healthHealth and Medicine

32 Million Americans Will Lose Healthcare if Republicans Win Next Senate Vote


Robin Andrews

Science & Policy Writer

The President has been urging McConnell (right) to simply repeal the ACA without a replacement for now. Yuri Gripas/AFP/Getty Images

Update: three Republican Senators have now announced that they will oppose the repeal of Obamacare without a replacement. This effectively dooms GOP plans to repeal the healthcare law.



We have some good news and some bad news. First, the good news.

The Republican’s replacement to the Affordable Care Act (ACA) – better known as “Obamacare” – will not be put to a vote in the Senate.

It required a majority of the Senate to voice their support for it, but in the last few days, despite revisions and attempts to please both moderates and conservatives, Majority Leader Mitch McConnell effectively announced that the Better Care and Reconciliation Act (BCRA) has been scrapped.

“Regretfully, it is now apparent that the effort to repeal and immediately replace the failure of Obamacare will not be successful,” McConnell said, as reported by The Hill.


At present, there are 52 Republican Senators, which means that in order for the BCRA to pass, McConnell couldn’t afford to lose more than two on his side of the aisle. In the event of a tie, Vice President Mike Pence would cast the deciding vote.

There has always been dissent among Republican Senators who either see the bill as too harsh or, conversely, too similar to Obamacare. As of last night, there are at least four GOP Senators opposed to the bill, and with time running out to cast a vote, McConnell decided to bury it.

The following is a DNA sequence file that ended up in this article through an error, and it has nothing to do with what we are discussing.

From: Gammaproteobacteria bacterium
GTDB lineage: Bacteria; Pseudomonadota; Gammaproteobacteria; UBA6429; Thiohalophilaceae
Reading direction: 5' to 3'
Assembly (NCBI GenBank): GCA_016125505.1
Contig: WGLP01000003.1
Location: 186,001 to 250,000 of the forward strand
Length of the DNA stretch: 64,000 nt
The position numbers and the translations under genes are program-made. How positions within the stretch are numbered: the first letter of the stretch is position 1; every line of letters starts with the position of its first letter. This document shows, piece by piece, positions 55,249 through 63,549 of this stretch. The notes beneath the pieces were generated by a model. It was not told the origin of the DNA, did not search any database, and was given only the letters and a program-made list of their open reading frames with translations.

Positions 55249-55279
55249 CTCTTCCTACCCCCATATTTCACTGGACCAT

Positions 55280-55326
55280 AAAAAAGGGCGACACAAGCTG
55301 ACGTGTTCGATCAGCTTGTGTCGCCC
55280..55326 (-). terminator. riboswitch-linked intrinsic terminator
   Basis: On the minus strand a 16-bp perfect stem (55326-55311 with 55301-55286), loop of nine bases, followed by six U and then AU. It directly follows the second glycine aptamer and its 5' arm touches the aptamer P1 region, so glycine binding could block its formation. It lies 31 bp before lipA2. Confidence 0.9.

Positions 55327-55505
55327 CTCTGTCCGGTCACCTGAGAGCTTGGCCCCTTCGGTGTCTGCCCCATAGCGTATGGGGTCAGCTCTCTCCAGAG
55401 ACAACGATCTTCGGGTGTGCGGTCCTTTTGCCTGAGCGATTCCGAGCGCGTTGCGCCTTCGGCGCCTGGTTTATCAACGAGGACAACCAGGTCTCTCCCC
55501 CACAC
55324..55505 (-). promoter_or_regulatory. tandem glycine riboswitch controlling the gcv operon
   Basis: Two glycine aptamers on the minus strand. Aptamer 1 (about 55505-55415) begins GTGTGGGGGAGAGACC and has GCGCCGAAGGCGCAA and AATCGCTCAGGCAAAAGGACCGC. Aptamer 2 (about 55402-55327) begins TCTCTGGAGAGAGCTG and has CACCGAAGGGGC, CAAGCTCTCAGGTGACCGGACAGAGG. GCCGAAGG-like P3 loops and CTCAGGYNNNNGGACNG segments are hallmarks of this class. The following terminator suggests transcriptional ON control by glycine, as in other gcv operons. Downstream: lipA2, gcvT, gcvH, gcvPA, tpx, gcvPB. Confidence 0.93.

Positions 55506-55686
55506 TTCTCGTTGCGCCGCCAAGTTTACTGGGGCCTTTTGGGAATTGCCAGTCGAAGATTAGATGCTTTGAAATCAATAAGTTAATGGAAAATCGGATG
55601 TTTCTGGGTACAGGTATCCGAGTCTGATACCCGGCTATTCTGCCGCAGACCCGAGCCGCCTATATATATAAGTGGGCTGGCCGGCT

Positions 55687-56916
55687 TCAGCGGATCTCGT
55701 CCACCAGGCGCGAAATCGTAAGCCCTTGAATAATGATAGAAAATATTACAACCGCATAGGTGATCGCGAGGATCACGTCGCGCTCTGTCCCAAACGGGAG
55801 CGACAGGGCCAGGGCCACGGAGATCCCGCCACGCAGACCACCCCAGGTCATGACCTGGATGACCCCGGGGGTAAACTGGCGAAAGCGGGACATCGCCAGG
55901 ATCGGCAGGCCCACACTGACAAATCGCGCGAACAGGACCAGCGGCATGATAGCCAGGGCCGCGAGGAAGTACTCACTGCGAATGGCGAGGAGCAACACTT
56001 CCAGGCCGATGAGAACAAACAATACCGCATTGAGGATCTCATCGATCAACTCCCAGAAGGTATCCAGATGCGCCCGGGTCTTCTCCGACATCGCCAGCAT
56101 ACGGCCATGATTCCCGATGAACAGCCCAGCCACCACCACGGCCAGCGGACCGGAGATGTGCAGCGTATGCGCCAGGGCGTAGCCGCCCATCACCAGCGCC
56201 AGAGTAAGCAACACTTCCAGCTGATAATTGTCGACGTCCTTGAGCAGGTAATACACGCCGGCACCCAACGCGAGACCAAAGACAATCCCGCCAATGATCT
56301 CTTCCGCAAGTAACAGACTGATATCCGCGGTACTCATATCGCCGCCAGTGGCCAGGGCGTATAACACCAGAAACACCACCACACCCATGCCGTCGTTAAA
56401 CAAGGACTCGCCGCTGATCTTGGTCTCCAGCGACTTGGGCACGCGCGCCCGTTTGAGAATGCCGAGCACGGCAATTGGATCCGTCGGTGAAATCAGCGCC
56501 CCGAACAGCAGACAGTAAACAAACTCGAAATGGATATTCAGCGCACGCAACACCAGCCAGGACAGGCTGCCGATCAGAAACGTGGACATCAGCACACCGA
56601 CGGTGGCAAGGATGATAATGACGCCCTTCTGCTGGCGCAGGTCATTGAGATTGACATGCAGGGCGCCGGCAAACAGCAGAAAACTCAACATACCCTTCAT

This is great news on the face of it. The BCRA was widely panned by vast swaths of the American public, the nation’s top medical collectives, academics, researchers, and even health insurers. The bill was less popular than Vladimir Putin or the Vietnam War.

It would have stripped healthcare away from more than 23 million Americans, brought back judgment based on ludicrous pre-existing conditions like “pregnancy” and “victim of domestic violence”, and rob the poorest, oldest, youngest, and sickest members of society of sexual, mental, and substance abuse-related healthcare.


The bill would have led to the deaths of around 220,000 Americans by 2026. It’s good that it’s been buried, but sadly that’s not the end of the story: the GOP is planning to eliminate the ACA regardless.

After being cajoled repeatedly by the President himself, McConnell has said that for now, the Senate Republicans will simply try to repeal Obamacare without a replacement, which they’ll begin planning again in 2018. This is essentially their nuclear option, and they’re planning to vote on it in “the coming days.”

Admittedly, there will be a two-year delay until the repeal takes place – if the vote is successful, that is – but this is a very dangerous game to play. Without a replacement ready, the costs of repealing the ACA are dire.

According to an independent analysis by the nonpartisan Congressional Budget Office (CBO), this action would lead to 32 million people losing health coverage by 2026. This includes 19 million who would also lose Medicaid coverage, a social healthcare program designed to support those on very low incomes.


The CBO also pointed out that the cost of healthcare for many ordinary Americans would rise significantly, by as much as 50 percent in the year following the repeal.

One of the genuine problems with the ACA is that the cost of healthcare for the middle-class demographics has risen considerably since it was enacted back in 2010, and Republicans have made this a central tenet of their argument against the law. Simply repealing Obamacare won’t help – it will make things worse.

There have been some calls in recent days on both sides of the aisle to work together on improving the healthcare system. These calls have gone unheeded, and the Republicans appear to be far more interested in scoring political points instead – at a terrible cost to the poorest of Americans.


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